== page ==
The fungal communities were dominated by Basidiomycota (see Table A2 for complete taxonomic assignments for the 200 most abundant OTUs and Appendix File A3 (01-19 pp AAAR-47-4-11_A3.pdf) [available as an open access file accompanying the online version of this article] for representative sequences of the 200 most abundant OTUs). Sequence and OTU counts of the most abundant orders and families with inferred ecological roles are presented in Table 2. Cosmopolitan polyphyletic yeasts in the genus Rhodotorula (46 OTUs—23% of all OTUs and 53.30% of total sequences) dominated among Basidiomycetes, as also observed in other snow and glacier fungi surveys (de Garcia et al., 2007, 2012). The four most abundant OTUs were classified as Rhodotorula and the next most abundant OTU was classified as Cryptococcus saitoi, a commonly encountered snow-dwelling yeast with uncertain ecology. OTUs assigned to Lyophyllaceae were also common (8 OTUs) and included 2 OTUs with close BLASTn affinities to accessioned sequences of Asterophora—a genus with members known to be parasites. The remaining 6 OTUs in the family were marginally similar to genus Lyophyllum, members of which are often described as soil-borne saprobic or mycorrhizal macrofungi. Chytridiomycota were surprisingly frequent (26 OTUs—13% and ∼10% of total sequences). Of these OTUs, none had a strong similarity to any accessioned sequences based on BLASTn alignments (coverage ranged from 15% to 60% with very low total BLAST scores; see Table A2). Because of the low similarity for known accessioned Chytridiomycota, we reanalyzed these data in queries that also included uncultured/ environmental sequences. These BLASTn analyses consistently failed to match closely any accessioned sequences. Despite their low similarity to sequences in the combined global genetic databases, our confirmatory Maximum Likelihood (PhyML) analysis supported placement of the 26 OTUs with 99% bootstrap support within Chytridiomycota. Additionally, our environmental OTUs were most closely related to the soil-borne chytridiomycetous order Lobulomycetales (Appendix Fig. A2). Yet, bootstrap support within the environmental Chytridiomycota clade remains low, a likely result of use of the hypervariable ITS2 region that tends to perform poorly in analyses in more inclusive taxonomic ranks (e.g., order or family). As a result, the placement of these OTUs below phylum cannot be deduced from our PhyML analysis. Yet, most of our snow Chytridiomycota OTUs form a distinct clade suggesting that these taxa may represent a monophyletic group of snow-borne Chytridiomycetes with very little ITS2 sequence similarity to anything known. Unfortunately, our phylogenetic analyses suffered from the poorly populated databases that include no vouchered reference ITS2 sequences similar to the observed environmental chytrids.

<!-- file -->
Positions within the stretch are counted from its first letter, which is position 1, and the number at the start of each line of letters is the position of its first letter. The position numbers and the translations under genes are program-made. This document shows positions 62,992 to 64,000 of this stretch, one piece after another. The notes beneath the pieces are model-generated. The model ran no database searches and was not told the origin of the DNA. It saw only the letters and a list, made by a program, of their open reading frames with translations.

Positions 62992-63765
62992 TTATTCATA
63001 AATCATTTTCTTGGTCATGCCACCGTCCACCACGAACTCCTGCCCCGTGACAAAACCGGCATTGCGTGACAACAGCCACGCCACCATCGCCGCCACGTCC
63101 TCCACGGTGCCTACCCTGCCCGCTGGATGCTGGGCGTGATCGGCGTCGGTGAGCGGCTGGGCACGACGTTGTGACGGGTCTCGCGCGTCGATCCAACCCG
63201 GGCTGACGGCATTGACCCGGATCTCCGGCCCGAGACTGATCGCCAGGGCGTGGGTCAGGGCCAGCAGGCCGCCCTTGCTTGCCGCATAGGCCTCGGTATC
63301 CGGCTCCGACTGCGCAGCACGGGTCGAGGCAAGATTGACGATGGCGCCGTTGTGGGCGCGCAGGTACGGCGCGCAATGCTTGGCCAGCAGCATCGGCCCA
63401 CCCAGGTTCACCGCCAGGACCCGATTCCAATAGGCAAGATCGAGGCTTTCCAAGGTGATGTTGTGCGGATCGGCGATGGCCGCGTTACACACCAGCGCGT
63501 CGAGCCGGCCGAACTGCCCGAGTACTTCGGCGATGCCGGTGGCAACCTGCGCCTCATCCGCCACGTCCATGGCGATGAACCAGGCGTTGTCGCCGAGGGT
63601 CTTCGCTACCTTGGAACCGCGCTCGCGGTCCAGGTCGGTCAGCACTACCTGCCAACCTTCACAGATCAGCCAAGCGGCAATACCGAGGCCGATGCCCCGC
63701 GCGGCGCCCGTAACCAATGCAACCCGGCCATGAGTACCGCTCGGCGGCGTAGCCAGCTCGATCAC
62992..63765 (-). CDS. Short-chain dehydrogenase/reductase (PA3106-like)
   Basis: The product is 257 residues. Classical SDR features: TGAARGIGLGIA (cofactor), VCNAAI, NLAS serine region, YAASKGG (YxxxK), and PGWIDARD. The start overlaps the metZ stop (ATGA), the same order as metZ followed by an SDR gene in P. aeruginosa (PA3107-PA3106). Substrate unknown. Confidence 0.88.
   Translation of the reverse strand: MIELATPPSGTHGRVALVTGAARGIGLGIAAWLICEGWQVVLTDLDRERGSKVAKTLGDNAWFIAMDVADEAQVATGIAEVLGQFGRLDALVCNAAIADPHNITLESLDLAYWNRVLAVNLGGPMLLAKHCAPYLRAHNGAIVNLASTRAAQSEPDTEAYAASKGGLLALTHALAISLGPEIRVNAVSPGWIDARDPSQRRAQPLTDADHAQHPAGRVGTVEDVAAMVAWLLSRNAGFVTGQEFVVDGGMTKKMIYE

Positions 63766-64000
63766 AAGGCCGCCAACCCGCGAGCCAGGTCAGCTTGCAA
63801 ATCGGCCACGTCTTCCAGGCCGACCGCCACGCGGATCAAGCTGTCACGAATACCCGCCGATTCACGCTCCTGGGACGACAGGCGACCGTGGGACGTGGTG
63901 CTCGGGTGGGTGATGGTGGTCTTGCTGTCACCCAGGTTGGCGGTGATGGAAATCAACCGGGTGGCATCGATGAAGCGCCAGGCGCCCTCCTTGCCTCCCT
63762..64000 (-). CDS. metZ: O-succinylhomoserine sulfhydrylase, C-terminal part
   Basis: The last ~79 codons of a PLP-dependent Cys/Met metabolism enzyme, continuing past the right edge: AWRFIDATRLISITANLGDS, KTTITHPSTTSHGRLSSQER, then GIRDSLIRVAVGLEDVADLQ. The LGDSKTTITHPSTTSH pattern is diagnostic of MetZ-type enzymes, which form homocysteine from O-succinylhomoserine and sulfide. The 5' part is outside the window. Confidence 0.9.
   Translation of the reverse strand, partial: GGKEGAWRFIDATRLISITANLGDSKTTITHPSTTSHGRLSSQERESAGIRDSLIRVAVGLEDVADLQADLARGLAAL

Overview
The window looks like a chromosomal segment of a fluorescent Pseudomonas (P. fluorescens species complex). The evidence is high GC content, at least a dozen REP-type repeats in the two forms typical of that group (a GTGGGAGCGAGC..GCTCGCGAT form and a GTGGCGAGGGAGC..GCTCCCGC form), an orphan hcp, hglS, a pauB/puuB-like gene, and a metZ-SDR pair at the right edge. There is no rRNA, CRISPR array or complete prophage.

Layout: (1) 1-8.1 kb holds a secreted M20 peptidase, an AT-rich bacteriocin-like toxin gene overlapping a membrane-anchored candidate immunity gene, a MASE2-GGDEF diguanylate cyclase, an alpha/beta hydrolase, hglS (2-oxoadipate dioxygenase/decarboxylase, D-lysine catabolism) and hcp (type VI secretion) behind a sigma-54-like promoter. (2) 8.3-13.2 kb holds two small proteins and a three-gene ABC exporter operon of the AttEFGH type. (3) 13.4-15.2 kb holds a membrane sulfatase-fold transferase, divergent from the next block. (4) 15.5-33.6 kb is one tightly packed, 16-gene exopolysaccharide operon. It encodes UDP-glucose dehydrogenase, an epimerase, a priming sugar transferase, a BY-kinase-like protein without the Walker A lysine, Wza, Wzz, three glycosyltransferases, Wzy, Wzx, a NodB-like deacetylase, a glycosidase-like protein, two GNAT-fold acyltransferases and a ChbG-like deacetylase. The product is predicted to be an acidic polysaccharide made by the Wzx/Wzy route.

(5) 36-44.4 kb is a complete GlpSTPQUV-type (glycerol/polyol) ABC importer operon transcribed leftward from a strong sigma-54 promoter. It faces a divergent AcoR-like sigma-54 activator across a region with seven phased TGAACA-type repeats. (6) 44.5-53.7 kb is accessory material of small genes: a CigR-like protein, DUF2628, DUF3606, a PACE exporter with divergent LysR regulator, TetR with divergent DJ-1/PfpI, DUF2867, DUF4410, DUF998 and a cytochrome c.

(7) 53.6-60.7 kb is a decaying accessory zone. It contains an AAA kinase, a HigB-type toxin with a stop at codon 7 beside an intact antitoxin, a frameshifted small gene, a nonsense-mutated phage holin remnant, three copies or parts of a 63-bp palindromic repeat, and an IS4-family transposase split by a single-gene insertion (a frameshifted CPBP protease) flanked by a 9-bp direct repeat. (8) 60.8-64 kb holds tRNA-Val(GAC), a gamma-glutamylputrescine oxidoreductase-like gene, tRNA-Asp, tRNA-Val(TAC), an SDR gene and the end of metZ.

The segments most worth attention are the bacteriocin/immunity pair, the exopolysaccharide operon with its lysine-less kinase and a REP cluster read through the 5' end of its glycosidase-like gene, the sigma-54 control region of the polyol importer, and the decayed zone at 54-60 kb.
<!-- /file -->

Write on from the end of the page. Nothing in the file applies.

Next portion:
Coverage and rarefaction (see Appendix Fig. A3) estimators indicated that the fungal community was adequately captured (Good's Coverage for colonized and noncolonized snow 0.972 ± 0.003 and 0.986 ± 0.001, respectively) in our sequencing. We find that a greater proportion of the 200 most abundant OTUs occur in the algal-colonized snow than in the snow without algae. Estimated OTU richness in the algae-colonized snow (74.98 ± 11.72; mean ±1 SD) was greater than in the adjacent, noncolonized snow (64.54 ± 11.72) across both sites and years (Fig. 1; paired two-tailed Wilcoxon Sign-Rank test; W = 58, P = 0.0013). In contrast, neither diversity (complement of Simpson's Diversity, 1 - D: 0.890 ± 0.051 for the algae-colonized and 0.865 ± 0.067 for noncolonized snows; W = 30, P = 0.130) nor evenness (ED: 0.146 ± 0.053 for algae-colonized and 0.145 ± 0.073 for noncolonized snows; W = 10, P = 0.632) differed between the paired colonized and noncolonized snow samples.